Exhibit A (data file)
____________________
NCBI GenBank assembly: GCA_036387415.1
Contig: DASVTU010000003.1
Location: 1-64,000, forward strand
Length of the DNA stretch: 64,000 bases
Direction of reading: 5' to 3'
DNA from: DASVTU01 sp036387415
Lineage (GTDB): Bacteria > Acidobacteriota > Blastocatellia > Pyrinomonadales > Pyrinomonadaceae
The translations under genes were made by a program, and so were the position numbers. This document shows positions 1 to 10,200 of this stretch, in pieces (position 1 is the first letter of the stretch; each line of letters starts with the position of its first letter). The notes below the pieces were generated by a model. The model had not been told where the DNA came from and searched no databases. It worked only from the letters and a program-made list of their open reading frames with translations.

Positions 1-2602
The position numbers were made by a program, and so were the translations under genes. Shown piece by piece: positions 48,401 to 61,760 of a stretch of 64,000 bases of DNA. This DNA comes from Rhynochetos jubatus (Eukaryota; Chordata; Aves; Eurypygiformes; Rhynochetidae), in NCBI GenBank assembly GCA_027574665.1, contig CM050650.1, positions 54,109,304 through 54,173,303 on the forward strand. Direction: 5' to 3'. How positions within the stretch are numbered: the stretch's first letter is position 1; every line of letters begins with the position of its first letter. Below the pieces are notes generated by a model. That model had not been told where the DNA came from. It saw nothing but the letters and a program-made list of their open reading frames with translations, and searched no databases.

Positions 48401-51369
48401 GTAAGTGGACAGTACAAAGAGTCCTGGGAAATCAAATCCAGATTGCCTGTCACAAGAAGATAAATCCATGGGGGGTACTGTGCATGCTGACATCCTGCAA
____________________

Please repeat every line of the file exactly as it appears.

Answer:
NCBI GenBank assembly: GCA_036387415.1
Contig: DASVTU010000003.1
Location: 1-64,000, forward strand
Length of the DNA stretch: 64,000 bases
Direction of reading: 5' to 3'
DNA from: DASVTU01 sp036387415
Lineage (GTDB): Bacteria > Acidobacteriota > Blastocatellia > Pyrinomonadales > Pyrinomonadaceae
The translations under genes were made by a program, and so were the position numbers. This document shows positions 1 to 10,200 of this stretch, in pieces (position 1 is the first letter of the stretch; each line of letters starts with the position of its first letter). The notes below the pieces were generated by a model. The model had not been told where the DNA came from and searched no databases. It worked only from the letters and a program-made list of their open reading frames with translations.

Positions 1-2602
The position numbers were made by a program, and so were the translations under genes. Shown piece by piece: positions 48,401 to 61,760 of a stretch of 64,000 bases of DNA. This DNA comes from Rhynochetos jubatus (Eukaryota; Chordata; Aves; Eurypygiformes; Rhynochetidae), in NCBI GenBank assembly GCA_027574665.1, contig CM050650.1, positions 54,109,304 through 54,173,303 on the forward strand. Direction: 5' to 3'. How positions within the stretch are numbered: the stretch's first letter is position 1; every line of letters begins with the position of its first letter. Below the pieces are notes generated by a model. That model had not been told where the DNA came from. It saw nothing but the letters and a program-made list of their open reading frames with translations, and searched no databases.

Positions 48401-51369
48401 GTAAGTGGACAGTACAAAGAGTCCTGGGAAATCAAATCCAGATTGCCTGTCACAAGAAGATAAATCCATGGGGGGTACTGTGCATGCTGACATCCTGCAA